NITI Aayog seeks to bust 'myths' about Centre's Covid vaccination drive

Claiming that several ‘myths’ around India’s Covid-19 vaccination program were doing the rounds, the Indian government’s think-tank NITI Aayog, on Thursday, sought to explain the Centre’s efforts towards ramping up the supply of vaccines. 

“These myths are arising due to distorted statements, half-truths and blatant lies,” NITI Aayog said.

Addressing the ‘myth’ that the Centre hasn't done enough to buy vaccines from abroad, NITI Aayog claimed that the government has been engaging with international manufacturers since mid-2020. 

“Multiple rounds of discussions have happened with Pfizer, J&J & Moderna. The government offered all help to have them supply or manufacture their vaccines in India. However, their vaccines are not available in free supply,” the statement read. 

“We need to understand that buying vaccines internationally is not similar to buying off-the-shelf items. Vaccines are in limited supply globally, and companies have their own priorities, game plans and compulsions in allocating finite stocks,” NITI Aayog added. 

Earlier this week, the joint secretary in the health ministry Lav Agarwal conceded that while the Indian government was trying to buy vaccines from Pfizer and Moderna, the order books of these companies were full with several nations ahead of India, waiting for the delivery of their ordered supplies. Medical experts have claimed that the Indian government was too late in initiating negotiations with global manufacturers, leading to a slowing pace of vaccinations in India since April. 

Addressing another ‘myth’ that the Centre hasn't approved vaccines available globally, NITI Aayog claimed the Centre has eased the entry of vaccines, sometimes even waiving the requirement of bridging trials. “No application of any foreign manufacturer for approval is pending with the drugs controller,” the statement read.

In February, the expert body under India’s drug regulator had declined to recommend emergency use authorisation for Pfizer’s mRNA vaccine. Pfizer subsequently withdrew its application. However, as Covid cases swelled in India, on April 13, the government waived the condition of phase 2 and 3 clinical trials in the country for vaccines cleared by the US, EU, UK and Japanese regulators and listed by the World Health Organisation (WHO). 

The NITI Aayog further sought to dispel the ‘myth’ that the Centre hasn’t sufficiently ramped up the domestic production of vaccines. It said 3 more companies will produce Bharat Biotech’s indigenous Covid-19 vaccine, Covaxin. 

“Covaxin production by Bharat Biotech is being increased from under 10 million per month to 100 million per month by October. The three PSUs will together aim to produce up to 40 million doses by December. With constant encouragement of the Government, Serum Institute is ramping up Covishield production of 65 million doses per month to 110 million doses per month,” the statement read.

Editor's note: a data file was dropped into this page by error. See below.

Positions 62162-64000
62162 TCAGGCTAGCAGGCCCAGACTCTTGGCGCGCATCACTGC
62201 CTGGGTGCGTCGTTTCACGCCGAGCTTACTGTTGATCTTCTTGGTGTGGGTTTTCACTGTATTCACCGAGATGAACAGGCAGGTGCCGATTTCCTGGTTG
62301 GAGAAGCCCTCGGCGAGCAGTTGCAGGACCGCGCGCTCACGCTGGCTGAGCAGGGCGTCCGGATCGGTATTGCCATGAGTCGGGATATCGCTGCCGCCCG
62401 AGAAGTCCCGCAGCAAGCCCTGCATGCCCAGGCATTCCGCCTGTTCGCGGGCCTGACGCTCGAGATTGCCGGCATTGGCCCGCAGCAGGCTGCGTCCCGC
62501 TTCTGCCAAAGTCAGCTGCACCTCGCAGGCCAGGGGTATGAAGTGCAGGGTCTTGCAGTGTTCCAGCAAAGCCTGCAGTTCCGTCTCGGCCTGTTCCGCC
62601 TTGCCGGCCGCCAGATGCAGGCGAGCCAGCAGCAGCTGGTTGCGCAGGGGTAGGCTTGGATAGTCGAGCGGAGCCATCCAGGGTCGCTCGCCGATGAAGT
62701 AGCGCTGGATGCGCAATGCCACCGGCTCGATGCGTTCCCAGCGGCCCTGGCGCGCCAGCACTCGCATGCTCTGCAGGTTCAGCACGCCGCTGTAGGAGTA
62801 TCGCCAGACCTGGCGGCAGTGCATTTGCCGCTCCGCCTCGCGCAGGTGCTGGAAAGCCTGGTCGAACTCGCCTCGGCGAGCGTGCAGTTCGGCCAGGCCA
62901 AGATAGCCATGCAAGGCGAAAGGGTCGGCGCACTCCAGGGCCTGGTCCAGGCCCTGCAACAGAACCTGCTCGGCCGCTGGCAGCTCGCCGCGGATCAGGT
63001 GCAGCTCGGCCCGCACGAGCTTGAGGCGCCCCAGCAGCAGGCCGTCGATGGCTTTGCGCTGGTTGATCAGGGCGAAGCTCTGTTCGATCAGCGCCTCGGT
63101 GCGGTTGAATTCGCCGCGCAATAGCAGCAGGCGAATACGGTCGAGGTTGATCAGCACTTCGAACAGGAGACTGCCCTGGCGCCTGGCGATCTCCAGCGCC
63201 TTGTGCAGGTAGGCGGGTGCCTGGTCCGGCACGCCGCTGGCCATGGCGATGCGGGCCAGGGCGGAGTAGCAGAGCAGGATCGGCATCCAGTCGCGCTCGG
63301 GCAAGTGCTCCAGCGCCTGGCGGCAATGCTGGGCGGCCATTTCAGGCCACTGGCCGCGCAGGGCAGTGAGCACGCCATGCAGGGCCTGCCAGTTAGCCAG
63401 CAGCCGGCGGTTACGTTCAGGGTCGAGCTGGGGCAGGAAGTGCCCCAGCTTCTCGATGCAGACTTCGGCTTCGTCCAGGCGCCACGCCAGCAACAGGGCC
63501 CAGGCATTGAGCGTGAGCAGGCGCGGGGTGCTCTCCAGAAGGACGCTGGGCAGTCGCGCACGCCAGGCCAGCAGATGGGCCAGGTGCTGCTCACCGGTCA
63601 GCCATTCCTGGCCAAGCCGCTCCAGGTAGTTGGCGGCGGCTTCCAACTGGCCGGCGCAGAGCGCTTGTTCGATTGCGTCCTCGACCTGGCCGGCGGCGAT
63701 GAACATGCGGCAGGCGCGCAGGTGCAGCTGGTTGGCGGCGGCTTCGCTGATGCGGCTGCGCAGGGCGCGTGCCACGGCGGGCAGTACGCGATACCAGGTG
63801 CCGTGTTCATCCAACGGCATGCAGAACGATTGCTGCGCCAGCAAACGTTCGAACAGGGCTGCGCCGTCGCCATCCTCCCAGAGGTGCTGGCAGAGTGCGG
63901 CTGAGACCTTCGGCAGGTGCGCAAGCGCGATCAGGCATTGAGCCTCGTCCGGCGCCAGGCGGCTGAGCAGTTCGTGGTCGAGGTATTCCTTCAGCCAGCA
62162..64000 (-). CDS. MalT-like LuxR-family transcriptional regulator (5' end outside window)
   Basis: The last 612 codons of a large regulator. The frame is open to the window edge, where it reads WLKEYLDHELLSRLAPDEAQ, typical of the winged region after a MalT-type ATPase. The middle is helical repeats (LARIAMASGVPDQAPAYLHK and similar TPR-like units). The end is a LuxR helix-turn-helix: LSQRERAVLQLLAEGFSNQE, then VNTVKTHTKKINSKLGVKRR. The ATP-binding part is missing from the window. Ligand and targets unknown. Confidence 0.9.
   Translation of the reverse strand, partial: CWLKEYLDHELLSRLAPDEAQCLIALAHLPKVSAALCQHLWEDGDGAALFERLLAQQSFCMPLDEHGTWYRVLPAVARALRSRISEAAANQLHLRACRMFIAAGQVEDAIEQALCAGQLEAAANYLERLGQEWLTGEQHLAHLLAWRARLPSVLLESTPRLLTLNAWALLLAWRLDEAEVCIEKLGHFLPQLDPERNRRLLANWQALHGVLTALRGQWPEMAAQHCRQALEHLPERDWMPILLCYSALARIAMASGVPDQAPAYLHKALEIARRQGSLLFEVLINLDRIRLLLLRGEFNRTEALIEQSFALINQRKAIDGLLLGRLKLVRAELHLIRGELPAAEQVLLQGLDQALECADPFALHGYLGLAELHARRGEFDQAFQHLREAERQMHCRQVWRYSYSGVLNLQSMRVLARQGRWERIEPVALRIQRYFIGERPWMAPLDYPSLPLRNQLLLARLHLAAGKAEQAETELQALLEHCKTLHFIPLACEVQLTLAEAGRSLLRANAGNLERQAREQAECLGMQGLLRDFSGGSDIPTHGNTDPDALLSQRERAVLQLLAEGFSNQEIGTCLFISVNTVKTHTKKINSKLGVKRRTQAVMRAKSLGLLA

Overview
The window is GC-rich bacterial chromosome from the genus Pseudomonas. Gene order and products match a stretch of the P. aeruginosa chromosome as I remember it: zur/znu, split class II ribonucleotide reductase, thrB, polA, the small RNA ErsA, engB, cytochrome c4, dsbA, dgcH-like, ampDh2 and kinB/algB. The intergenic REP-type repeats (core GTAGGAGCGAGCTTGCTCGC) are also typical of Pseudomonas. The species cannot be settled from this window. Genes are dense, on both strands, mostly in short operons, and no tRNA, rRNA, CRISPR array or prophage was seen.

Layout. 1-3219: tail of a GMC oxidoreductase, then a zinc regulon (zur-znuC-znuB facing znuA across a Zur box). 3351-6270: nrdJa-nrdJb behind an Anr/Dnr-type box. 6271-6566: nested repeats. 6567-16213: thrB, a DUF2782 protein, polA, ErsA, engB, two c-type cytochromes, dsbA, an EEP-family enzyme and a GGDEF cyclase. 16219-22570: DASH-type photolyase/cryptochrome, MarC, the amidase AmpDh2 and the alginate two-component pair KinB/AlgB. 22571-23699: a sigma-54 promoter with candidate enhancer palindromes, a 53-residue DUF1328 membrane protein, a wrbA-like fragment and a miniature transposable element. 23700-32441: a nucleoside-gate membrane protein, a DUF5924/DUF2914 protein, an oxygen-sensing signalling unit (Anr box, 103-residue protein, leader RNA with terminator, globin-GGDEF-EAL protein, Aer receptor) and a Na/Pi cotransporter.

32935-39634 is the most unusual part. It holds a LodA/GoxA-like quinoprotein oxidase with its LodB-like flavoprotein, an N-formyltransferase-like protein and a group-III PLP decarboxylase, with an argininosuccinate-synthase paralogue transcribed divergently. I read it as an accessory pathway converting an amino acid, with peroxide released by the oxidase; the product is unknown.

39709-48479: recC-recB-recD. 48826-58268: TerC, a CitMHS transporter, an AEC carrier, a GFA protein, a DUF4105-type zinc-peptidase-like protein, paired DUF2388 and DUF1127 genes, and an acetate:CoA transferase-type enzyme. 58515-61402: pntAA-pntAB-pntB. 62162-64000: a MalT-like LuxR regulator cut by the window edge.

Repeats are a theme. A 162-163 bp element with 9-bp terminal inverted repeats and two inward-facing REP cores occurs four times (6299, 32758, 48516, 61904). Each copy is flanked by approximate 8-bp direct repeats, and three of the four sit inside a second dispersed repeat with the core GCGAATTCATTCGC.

The NITI Aayog added that the Centre didn’t abdicate its responsibility of supplying vaccines to states and union territories. It said the Centre had run the vaccination program from January to April and it was well-administered. “But states which had not even achieved good coverage of healthcare workers and frontline workers in 3 months wanted to open up the process of vaccination and wanted more decentralisation. Health is a state subject & the liberalised vaccine policy was a result of the incessant requests made by the states to give them more power,” it said. 

"States know our vaccine production capacity. When they said they want flexibility & say in vaccine procurement, a new system was brought in-Centre will procure 50% of vaccines produced domestically, for states for free, for 45+ group," VK Paul, member (health) in NITI Aayog and chair of the National Expert Group on Vaccine Administration for COVID-19, was quoted as saying by ANI. 

The NITI Aayog said states’ global tenders for vaccines have given no results. “This reaffirms what we have been telling the states from day one: that vaccines are in short supply in the world and it is difficult to procure them at short notice.”

Meanwhile, the Delhi government has claimed that while Pfizer and Moderna had refused to supply vaccines to individual state governments in India, the makers of Russia’s Sputnik V vaccine have agreed to supply the vaccine to Delhi. The global tender floated by Mumbai’s civic governing body, the Brihanmumbai Municipal Corporation has also reportedly received eight offers, including from Pfizer/AstraZeneca and Sputnik. 

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